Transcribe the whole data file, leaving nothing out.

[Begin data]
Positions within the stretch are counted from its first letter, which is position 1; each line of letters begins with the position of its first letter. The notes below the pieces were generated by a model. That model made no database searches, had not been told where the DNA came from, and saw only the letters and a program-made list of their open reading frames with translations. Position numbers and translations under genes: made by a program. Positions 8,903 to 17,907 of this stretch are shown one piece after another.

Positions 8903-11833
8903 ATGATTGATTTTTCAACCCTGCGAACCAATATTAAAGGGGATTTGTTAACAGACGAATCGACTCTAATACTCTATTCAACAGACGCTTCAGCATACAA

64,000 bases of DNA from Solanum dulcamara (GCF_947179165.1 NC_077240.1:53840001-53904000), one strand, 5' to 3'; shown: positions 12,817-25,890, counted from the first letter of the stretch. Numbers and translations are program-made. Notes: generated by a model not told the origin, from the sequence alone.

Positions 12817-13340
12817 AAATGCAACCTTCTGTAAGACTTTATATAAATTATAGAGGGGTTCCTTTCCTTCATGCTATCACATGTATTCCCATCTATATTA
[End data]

Positions within the stretch are counted from its first letter, which is position 1; each line of letters begins with the position of its first letter. The notes below the pieces were generated by a model. That model made no database searches, had not been told where the DNA came from, and saw only the letters and a program-made list of their open reading frames with translations. Position numbers and translations under genes: made by a program. Positions 8,903 to 17,907 of this stretch are shown one piece after another.

Positions 8903-11833
8903 ATGATTGATTTTTCAACCCTGCGAACCAATATTAAAGGGGATTTGTTAACAGACGAATCGACTCTAATACTCTATTCAACAGACGCTTCAGCATACAA

64,000 bases of DNA from Solanum dulcamara (GCF_947179165.1 NC_077240.1:53840001-53904000), one strand, 5' to 3'; shown: positions 12,817-25,890, counted from the first letter of the stretch. Numbers and translations are program-made. Notes: generated by a model not told the origin, from the sequence alone.

Positions 12817-13340
12817 AAATGCAACCTTCTGTAAGACTTTATATAAATTATAGAGGGGTTCCTTTCCTTCATGCTATCACATGTATTCCCATCTATATTA